Media Attention and the Demise of Agency Independence: Evidence from a Mass Administrative Reorganization in Britain

39 Pages Posted: 18 May 2015

See all articles by Anthony M. Bertelli

Anthony M. Bertelli

New York University - Robert F. Wagner Graduate School of Public Service; Bocconi University - DONDENA - Carlo F. Dondena Centre for Research on Social Dynamics

John Sinclair

New York University (NYU) - Robert F. Wagner Graduate School of Public Service

Haram Lee

University of Southern California - Price School of Public Policy

Date Written: May 16, 2015

Abstract

When administrative agencies are terminated, do they quietly fade from public view? On the one hand, the terminated agencies may have weak issue networks and agency reputations allowing them to lose public salience. On the other hand, strong issue networks and agency reputations may mean that termination increases attention to the agencies, making the government pay the cost of public attention generated by the actors within the issue networks. We assess these competing claims by using a unique dataset from a recent mass reorganization of independent agencies in Britain as well as data capturing media attention to agencies in major national newspapers. Using a difference-in-differences approach, we find that the agencies subject to termination experience reductions in the number of media coverage in major newspapers, disappearing from public view during the post-decision reform period.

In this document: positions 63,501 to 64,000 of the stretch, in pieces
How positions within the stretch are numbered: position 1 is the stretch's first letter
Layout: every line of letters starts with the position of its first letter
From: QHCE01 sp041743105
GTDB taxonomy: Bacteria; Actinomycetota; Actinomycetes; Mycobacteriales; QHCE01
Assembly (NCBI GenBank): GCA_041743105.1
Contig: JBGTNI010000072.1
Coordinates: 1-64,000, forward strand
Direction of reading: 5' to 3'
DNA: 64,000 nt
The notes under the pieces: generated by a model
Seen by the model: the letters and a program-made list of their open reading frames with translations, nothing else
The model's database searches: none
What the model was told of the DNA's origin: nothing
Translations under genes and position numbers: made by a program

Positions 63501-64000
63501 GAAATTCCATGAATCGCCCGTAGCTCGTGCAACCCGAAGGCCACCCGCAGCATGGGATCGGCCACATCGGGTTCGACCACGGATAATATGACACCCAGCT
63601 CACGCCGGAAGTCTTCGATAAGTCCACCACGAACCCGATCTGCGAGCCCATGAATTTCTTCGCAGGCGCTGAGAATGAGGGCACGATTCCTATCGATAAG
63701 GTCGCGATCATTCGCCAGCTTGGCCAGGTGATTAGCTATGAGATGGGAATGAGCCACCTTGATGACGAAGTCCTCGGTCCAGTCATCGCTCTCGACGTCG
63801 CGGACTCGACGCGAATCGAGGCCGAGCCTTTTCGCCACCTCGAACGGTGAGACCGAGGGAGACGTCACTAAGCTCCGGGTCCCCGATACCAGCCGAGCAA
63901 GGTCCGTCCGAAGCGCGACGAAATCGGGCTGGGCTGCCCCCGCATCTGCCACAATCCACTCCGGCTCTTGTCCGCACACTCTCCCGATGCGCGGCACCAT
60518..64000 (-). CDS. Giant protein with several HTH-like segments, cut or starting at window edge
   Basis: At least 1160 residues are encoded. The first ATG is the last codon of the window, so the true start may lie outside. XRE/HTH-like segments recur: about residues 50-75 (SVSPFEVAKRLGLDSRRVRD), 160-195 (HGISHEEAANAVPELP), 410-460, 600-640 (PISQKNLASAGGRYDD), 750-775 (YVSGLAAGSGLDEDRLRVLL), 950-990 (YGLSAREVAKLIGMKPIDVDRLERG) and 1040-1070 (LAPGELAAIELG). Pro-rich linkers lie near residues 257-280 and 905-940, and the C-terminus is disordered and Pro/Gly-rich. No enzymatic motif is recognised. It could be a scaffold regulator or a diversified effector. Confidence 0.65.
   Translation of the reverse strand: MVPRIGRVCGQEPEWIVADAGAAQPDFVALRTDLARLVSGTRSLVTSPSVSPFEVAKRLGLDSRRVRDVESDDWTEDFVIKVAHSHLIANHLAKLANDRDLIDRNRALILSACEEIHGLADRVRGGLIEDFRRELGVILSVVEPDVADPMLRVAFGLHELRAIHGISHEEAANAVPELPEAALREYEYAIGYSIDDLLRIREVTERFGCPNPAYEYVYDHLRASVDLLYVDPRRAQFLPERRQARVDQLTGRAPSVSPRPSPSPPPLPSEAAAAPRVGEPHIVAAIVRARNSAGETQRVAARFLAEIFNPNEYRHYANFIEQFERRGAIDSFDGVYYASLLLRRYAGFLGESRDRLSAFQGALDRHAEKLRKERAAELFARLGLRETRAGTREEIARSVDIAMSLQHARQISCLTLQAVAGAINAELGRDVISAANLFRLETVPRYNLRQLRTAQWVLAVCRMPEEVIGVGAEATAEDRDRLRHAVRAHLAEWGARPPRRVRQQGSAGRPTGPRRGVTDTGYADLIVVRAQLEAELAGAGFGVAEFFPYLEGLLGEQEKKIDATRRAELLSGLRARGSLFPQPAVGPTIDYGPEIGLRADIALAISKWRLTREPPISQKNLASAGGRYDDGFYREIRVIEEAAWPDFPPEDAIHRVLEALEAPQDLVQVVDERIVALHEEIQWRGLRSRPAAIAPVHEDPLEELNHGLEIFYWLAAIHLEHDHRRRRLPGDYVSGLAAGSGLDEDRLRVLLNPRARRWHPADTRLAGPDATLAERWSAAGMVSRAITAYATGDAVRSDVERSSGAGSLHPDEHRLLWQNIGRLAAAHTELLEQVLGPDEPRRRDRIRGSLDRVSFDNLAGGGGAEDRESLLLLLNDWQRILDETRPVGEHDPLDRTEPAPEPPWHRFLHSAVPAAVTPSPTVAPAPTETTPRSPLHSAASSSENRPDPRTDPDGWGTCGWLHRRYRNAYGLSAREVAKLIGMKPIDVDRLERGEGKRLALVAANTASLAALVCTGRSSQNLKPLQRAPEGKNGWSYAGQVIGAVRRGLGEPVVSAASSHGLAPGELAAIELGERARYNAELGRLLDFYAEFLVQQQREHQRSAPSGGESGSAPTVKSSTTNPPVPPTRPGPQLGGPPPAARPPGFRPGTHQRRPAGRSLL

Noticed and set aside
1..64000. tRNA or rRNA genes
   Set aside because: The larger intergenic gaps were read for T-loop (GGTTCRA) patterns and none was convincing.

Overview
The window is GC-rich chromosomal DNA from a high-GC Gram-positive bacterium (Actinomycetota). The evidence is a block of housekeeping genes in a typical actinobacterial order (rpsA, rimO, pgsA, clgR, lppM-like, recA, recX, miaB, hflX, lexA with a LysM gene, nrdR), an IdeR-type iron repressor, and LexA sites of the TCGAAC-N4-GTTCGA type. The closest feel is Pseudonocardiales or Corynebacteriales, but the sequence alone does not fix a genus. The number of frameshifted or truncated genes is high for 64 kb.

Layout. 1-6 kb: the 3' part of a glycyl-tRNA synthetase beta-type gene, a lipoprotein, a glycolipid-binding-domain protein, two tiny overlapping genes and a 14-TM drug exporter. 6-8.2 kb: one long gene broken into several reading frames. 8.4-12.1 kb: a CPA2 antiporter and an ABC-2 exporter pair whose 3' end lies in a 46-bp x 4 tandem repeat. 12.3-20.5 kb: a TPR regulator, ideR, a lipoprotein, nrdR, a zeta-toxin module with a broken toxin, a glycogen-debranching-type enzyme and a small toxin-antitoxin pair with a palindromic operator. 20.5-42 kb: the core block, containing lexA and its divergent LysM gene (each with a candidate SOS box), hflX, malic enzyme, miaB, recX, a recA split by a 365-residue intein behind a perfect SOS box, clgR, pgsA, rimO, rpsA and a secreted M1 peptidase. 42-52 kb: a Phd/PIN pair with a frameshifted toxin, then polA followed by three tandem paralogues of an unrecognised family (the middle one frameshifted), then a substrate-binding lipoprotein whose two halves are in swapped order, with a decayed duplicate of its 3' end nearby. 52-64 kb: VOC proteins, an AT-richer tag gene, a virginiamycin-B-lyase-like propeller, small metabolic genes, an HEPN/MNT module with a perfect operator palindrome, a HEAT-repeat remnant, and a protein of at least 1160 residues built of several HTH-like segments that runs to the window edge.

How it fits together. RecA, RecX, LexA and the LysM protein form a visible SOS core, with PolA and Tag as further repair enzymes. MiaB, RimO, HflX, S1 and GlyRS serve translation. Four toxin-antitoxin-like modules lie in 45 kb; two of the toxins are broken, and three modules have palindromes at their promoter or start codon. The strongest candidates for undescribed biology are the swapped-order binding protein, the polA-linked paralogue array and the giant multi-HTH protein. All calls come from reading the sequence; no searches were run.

Keywords: administrative reorganization, media attention, agency termination

JEL Classification: H11

Suggested Citation

Bertelli, Anthony M. and Sinclair, John and Lee, Haram, Media Attention and the Demise of Agency Independence: Evidence from a Mass Administrative Reorganization in Britain (May 16, 2015). Public Administration, Forthcoming; NYU Wagner Research Paper No. 2607087. Available at SSRN: https://ssrn.com/abstract=2607087

Anthony M. Bertelli (Contact Author)

New York University - Robert F. Wagner Graduate School of Public Service ( email )

The Puck Building
295 Lafayette Street, Second Floor
New York, NY 10012
United States

Bocconi University - DONDENA - Carlo F. Dondena Centre for Research on Social Dynamics ( email )

Via Roentgen 1
Milan, 20136
Italy

John Sinclair

New York University (NYU) - Robert F. Wagner Graduate School of Public Service ( email )

The Puck Building
295 Lafayette Street, Second Floor
New York, NY 10012
United States

Haram Lee

University of Southern California - Price School of Public Policy ( email )

Lewis Hall 312
Los Angeles, CA 90089-062
United States

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